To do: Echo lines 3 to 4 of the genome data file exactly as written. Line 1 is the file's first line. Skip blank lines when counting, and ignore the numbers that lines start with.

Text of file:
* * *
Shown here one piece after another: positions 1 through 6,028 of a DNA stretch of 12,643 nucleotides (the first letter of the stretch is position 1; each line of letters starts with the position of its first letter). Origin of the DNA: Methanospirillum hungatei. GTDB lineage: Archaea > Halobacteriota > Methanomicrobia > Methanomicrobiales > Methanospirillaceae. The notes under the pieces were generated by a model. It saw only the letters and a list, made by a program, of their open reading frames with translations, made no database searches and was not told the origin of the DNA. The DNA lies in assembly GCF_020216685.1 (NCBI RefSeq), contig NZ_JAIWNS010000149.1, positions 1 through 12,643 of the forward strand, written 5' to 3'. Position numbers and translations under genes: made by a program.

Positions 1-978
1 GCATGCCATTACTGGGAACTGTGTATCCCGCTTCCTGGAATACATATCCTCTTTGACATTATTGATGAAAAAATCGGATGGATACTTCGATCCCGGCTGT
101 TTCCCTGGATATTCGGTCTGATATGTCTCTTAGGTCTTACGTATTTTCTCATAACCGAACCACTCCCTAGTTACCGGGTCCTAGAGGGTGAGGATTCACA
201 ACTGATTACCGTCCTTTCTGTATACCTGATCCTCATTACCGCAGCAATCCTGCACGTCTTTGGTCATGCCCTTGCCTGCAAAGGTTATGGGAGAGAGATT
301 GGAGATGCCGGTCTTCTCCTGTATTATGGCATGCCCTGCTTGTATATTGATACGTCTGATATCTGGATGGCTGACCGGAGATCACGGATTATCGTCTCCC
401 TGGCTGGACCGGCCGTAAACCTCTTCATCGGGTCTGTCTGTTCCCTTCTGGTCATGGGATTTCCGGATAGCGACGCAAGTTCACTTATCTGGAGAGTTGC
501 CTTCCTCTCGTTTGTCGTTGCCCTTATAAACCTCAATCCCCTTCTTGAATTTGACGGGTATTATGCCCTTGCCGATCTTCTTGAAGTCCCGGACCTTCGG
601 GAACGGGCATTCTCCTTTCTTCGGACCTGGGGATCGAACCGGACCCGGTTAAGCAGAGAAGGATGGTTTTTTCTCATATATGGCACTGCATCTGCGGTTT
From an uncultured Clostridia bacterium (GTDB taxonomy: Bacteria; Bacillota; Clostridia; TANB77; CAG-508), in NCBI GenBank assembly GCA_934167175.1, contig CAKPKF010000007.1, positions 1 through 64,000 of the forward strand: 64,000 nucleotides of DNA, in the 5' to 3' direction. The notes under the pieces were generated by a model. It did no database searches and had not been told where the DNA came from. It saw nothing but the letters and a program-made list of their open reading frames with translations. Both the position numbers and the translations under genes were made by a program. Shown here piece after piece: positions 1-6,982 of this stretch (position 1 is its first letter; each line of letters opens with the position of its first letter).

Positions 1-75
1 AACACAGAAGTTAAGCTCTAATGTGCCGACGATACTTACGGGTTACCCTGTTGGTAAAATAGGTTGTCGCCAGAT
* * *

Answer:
1 GCATGCCATTACTGGGAACTGTGTATCCCGCTTCCTGGAATACATATCCTCTTTGACATTATTGATGAAAAAATCGGATGGATACTTCGATCCCGGCTGT
101 TTCCCTGGATATTCGGTCTGATATGTCTCTTAGGTCTTACGTATTTTCTCATAACCGAACCACTCCCTAGTTACCGGGTCCTAGAGGGTGAGGATTCACA